With Star Wars Episode VII: The Force Awakens on the horizon, plenty of fans are left daydreaming how’d they make a living in deep space. If you’ve ever wondered what Han Solo might have been up to before he met Luke and Obi-Wan in a certain Mos Eisley cantina, Rebel Galaxy does its best to deliver that fantasy but suffers from stretches of repetition.

Your story begins as a wannabe space trader trying to track down your legendary aunt who has mysteriously vanished, leaving behind a humble spacecraft for you. Rebel Galaxy’s light narrative isn’t the driving reason to play the game, despite some conversations with multiple choices that play out similar to the KOTOR titles. Some fun characters populate your adventure, like Hutt-soundalike aliens and shady bartenders, but the whole story seems to exist only as a path to ensure players experience a variety of mission types of increasing difficulty. The progression is open-ended from the start, and remains that way after the main story wraps up, so the tale of lost Aunt Juno never seems like the point.

Most of your time is spent trolling through the purplish-black abyss of space and navigating menus in space stations. You can customize your ship’s laser turrets, hull, cargo hold, and more. Ship-outfitting options are plentiful if you have the credits, but the options feel restrictively low at the outset given the scarcity of credits. Once you’re outfitted, completing missions earns you more credits for taking down specific targets, delivering cargo to far-off space stations, or picking up resources from a dead drop location. The dead drop mission type routinely ends in a protracted shootout with competing ships, which always seems to surprise the characters despite the frequency.

Space combat and navigation in Rebel Galaxy have more in common with naval warfare than the high-speed dogfights some sci-fi fans might expect. All cruising and combat takes place on a 2D plane, with no y-axis to complicate matters. This design makes navigating asteroid fields and positioning your ship during combat feel more accessible than more hardcore sims like Elite: Dangerous, which is a great way to let players focus on getting used to their ship’s controls and their place in the galaxy.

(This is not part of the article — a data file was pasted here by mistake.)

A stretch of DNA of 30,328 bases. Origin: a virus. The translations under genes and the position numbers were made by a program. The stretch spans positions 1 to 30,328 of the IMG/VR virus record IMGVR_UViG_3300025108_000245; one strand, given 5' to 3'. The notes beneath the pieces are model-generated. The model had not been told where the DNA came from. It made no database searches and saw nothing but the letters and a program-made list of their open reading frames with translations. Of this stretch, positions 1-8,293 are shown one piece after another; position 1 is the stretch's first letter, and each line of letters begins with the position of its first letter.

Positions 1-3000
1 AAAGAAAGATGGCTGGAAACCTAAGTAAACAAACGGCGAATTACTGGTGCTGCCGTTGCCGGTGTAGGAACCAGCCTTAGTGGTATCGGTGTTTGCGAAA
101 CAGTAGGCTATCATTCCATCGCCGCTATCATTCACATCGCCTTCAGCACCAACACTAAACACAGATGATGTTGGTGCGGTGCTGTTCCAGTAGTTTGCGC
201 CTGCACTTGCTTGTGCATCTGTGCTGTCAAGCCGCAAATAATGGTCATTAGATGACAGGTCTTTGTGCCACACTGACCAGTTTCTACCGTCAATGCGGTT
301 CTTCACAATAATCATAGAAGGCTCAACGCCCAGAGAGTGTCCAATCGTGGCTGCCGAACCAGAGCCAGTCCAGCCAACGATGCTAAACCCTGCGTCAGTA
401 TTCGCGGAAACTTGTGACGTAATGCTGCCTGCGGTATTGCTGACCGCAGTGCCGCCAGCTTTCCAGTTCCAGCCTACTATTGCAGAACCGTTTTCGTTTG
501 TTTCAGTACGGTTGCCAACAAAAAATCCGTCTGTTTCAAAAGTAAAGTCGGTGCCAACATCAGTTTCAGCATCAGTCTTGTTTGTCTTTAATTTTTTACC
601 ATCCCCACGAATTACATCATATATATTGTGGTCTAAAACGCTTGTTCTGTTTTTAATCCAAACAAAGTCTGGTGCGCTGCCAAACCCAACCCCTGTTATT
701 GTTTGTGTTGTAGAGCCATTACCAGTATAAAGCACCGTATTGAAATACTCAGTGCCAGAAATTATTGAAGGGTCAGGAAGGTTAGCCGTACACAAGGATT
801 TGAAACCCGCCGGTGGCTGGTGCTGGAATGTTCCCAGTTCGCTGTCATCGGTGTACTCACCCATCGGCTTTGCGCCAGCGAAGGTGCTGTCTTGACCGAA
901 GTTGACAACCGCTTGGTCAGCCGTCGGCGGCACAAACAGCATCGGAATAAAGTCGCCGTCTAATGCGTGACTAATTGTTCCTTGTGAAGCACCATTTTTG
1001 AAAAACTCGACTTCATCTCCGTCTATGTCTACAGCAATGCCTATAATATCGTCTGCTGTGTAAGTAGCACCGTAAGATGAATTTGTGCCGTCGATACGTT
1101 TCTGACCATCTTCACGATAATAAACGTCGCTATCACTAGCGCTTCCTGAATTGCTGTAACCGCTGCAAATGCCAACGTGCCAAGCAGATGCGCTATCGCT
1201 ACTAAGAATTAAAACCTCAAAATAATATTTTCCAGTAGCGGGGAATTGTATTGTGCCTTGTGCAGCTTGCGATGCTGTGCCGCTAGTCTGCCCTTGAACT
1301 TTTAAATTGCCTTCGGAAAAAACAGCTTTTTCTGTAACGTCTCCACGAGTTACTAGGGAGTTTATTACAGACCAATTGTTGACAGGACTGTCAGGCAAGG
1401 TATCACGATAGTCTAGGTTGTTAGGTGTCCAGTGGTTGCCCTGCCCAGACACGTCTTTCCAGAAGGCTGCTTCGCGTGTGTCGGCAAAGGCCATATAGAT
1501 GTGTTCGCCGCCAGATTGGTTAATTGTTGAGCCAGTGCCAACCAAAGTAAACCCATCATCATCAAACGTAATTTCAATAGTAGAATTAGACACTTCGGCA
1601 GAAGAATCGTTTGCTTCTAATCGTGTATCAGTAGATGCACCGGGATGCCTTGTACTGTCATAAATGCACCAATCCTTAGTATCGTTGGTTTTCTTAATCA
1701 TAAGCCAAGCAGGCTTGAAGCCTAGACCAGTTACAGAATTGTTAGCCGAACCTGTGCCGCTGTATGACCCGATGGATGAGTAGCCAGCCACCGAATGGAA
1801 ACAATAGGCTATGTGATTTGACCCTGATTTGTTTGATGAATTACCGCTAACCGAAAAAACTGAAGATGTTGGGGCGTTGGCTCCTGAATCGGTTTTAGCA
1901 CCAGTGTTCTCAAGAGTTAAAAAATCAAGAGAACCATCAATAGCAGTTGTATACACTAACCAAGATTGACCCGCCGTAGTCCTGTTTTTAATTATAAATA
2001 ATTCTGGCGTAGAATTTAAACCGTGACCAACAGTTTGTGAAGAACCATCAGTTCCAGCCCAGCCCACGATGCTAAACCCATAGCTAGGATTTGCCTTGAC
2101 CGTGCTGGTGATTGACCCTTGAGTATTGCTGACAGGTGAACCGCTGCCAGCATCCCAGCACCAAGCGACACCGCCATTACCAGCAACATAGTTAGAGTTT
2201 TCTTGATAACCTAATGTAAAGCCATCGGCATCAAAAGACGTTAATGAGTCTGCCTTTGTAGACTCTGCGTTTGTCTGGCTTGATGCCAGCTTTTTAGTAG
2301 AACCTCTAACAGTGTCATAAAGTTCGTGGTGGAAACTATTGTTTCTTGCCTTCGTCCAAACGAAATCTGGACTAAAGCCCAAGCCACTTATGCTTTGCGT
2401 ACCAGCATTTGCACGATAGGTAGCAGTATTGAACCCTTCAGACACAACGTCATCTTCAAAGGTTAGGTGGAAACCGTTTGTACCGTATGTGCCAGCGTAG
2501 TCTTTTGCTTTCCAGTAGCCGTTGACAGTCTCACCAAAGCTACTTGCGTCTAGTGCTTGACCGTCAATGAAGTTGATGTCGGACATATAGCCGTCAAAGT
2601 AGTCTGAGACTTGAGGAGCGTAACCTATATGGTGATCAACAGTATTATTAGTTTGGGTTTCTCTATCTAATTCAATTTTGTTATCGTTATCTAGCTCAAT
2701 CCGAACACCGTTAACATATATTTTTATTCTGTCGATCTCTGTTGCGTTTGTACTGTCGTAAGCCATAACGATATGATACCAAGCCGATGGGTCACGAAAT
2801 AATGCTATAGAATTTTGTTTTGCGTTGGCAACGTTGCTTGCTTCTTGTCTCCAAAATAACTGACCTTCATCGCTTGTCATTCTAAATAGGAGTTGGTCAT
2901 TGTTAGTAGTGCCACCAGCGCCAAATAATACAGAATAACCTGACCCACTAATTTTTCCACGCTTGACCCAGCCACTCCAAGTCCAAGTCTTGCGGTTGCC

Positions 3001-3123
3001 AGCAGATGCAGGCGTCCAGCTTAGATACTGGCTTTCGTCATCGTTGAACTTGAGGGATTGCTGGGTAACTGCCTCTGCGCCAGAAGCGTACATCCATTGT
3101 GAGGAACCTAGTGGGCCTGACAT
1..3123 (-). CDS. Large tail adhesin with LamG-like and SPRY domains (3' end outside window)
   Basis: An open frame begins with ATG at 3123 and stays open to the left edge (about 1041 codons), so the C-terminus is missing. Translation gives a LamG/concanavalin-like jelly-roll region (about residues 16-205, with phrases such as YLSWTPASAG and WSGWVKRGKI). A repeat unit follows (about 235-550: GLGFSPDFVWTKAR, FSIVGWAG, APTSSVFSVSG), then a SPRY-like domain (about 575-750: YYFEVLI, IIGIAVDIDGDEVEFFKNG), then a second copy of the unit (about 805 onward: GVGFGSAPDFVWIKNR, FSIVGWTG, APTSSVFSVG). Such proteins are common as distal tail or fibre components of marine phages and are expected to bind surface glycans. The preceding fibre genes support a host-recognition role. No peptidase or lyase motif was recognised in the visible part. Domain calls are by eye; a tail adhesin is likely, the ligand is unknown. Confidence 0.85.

Since your big spaceship controls more like a battleship than a fighter jet, the focus is on broadside combat. Holding down the fire button displays the transparent aiming trajectory of your laser canons extending from the side of your ship (imagine naval combat from Assassin’s Creed IV: Black Flag). It’s a simplistic-yet-effective way to punish enemy frigates, but trying to peg more agile enemy fighters who can fly up and down on the y-axis is frustrating. Thankfully, your weaker laser turrets can lock on to targets for some mindless blasting.

Hiring reliable mercenaries who pilot their own fighter jet helps take some of the heat off your huge ship, and perusing hired guns and their varying personalities at intergalactic pubs is a nice touch. Staying alive during Rebel Galaxy’s space battles (I was often confronting continuous waves of five or more enemies at once) feels like a real-time version of FTL, forcing me to manage shields, thrusters, and positioning. Gradually equipping your ship with tons of lasers and buying progressively larger ships is empowering, but the bread and butter of combat begins to feel repetitive after the introductory hours.

When you’re not blasting enemies to bits in beautifully stylized explosions or running supply errands, you can fill time and earn money a variety of other ways. Asteroids hosting precious metals and other resources can be blown into harvestable chunks and stored in your ship (assuming you’ve got the cargo space). You can also track down distress beacons found littered across the solar systems as you’re traveling at light speed from one side of the galactic map to the other. These missions don’t vary meaningfully from the ones I’ve highlighted, but they can offer a nice change of pace during extended journeys. You can also play the numbers game by trading rare resources on a stock market-type exchange, but pouring time into that never felt as fun or worth of my time as simply accepting missions to earn coin.

Rebel Galaxy appears complicated out of the gate, but it hits a steady pace after some acclimating to the ship controls and menu-based features like upgrade shops and the commodity market. The progression loop of grinding out missions, earning credits to beef up your ship, then taking it back out again is fun, but the mission design felt too familiar to keep me hooked for the long haul.

the author Tim Turi